Which is apparently how Governor Doyle plans to "fix" our state's economy and fill the budget deficit. Once again, his incompetence is astounding.
While there are some nice tax incentives in the Governor's plan for nanotechnology and green energy and things like that; as far as existing business and industry goes, they get very little. And the tax incentives are dwarfed by the tax increases.
In the plan are two tax increases that could have a very costly impact on businesses in the state. The first is the Main Street Equity Act - sounds nice doesn't it. Under the act, "all prewritten computer software packages are subject to the sales tax" which would increase taxes collected an estimated $61.3 million. Another provision in the act would extend the sales tax to digital personal property if the "tangible" personal property would also be subject to taxes. That amounts to another $10.9 million for the state.
Once again, the Democrats' answer to finding something not already taxed is to tax the hell out of it. My question though, is how does increasing the number of things subject to taxes help "main street" businesses? Wouldn't it simply make the products that much more expensive for consumers, thus making them go elsewhere - such as online - to find the products they are looking for?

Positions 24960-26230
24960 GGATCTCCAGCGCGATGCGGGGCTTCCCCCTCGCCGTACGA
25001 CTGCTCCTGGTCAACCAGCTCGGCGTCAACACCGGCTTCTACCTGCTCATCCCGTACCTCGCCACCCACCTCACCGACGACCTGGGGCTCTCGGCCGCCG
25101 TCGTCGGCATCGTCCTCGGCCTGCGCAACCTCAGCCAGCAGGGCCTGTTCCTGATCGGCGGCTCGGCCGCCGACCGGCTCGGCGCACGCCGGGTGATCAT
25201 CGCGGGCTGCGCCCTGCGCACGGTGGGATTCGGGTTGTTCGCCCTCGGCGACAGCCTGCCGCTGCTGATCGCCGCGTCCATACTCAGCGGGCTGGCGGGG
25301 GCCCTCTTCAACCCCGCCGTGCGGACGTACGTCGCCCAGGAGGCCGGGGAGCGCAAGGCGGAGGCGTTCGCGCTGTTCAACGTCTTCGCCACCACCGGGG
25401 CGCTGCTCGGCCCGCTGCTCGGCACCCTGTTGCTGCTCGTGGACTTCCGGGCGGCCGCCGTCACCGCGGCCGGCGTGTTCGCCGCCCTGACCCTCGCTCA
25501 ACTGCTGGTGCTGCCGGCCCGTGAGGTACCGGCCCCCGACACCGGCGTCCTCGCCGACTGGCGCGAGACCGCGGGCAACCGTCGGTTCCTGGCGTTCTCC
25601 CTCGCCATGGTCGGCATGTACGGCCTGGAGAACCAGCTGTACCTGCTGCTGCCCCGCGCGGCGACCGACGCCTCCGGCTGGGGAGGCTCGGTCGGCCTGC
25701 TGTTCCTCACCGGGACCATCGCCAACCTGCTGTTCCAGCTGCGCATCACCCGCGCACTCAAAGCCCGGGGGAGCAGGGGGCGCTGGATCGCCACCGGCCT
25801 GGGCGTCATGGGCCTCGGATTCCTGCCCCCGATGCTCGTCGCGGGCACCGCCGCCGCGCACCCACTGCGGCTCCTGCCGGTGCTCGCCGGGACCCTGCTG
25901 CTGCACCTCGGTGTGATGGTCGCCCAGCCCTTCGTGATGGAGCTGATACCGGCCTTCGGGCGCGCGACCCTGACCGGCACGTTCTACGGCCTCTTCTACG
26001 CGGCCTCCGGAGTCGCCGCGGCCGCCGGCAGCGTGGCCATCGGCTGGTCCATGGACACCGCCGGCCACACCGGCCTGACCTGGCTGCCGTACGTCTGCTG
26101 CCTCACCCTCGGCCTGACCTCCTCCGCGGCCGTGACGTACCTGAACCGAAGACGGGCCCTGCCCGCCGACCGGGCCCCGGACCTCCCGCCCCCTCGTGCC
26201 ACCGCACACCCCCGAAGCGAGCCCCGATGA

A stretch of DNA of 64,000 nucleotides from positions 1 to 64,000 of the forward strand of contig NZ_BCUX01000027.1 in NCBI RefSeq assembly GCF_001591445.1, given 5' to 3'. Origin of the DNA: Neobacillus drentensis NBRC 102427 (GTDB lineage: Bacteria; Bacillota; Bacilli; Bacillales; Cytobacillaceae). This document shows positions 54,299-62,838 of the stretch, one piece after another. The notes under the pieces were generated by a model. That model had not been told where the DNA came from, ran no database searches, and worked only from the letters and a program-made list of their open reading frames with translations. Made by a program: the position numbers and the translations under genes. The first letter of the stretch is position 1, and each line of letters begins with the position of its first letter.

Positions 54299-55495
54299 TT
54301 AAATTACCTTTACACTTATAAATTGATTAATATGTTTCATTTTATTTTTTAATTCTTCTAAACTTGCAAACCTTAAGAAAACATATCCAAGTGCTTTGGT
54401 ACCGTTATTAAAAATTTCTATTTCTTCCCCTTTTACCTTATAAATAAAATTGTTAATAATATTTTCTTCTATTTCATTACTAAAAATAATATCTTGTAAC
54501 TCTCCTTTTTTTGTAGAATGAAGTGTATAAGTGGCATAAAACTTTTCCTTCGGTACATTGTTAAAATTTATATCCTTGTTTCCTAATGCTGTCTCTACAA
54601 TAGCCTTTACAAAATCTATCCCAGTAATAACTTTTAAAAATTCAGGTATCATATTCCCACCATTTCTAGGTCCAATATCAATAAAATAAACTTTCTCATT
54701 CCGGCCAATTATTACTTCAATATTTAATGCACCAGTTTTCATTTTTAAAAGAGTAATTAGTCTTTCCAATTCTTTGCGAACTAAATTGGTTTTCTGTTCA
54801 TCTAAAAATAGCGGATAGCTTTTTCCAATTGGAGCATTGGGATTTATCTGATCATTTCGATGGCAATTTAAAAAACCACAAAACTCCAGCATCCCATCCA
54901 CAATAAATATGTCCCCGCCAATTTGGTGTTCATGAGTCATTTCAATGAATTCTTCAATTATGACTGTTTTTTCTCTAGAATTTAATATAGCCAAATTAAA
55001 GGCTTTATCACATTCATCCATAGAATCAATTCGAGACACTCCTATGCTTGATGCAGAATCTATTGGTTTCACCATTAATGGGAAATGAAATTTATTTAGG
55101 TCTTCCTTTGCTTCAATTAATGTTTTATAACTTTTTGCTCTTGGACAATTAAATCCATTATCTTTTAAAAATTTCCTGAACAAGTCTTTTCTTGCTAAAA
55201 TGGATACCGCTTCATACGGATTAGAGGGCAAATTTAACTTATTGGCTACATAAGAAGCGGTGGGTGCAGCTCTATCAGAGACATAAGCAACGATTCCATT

Plain and simple, making things more expensive during a recession is the wrong thing to do.
The other major tax increase in the "stimulus" proposal is to subject corporate income to combined reporting. this one move by the state government would increase taxes on businesses in Wisconsin by $187.3 million in the 2009-2011 biennium. It is reasonable to assume that the result of this kind of tax increase will result in one of two things happening: 1) the businesses effected by this tax will pass the cost on to consumers, thus inflating prices; or 2) many corporate headquarters will move out of Wisconsin, taking their jobs with them. Take your pick.
I know that there is more to the plan and once I've had the time to go through it more thoroughly I'll have much more to say. But for now, all I have to say is that once again the Governor has failed to offer any real leadership in this current crisis.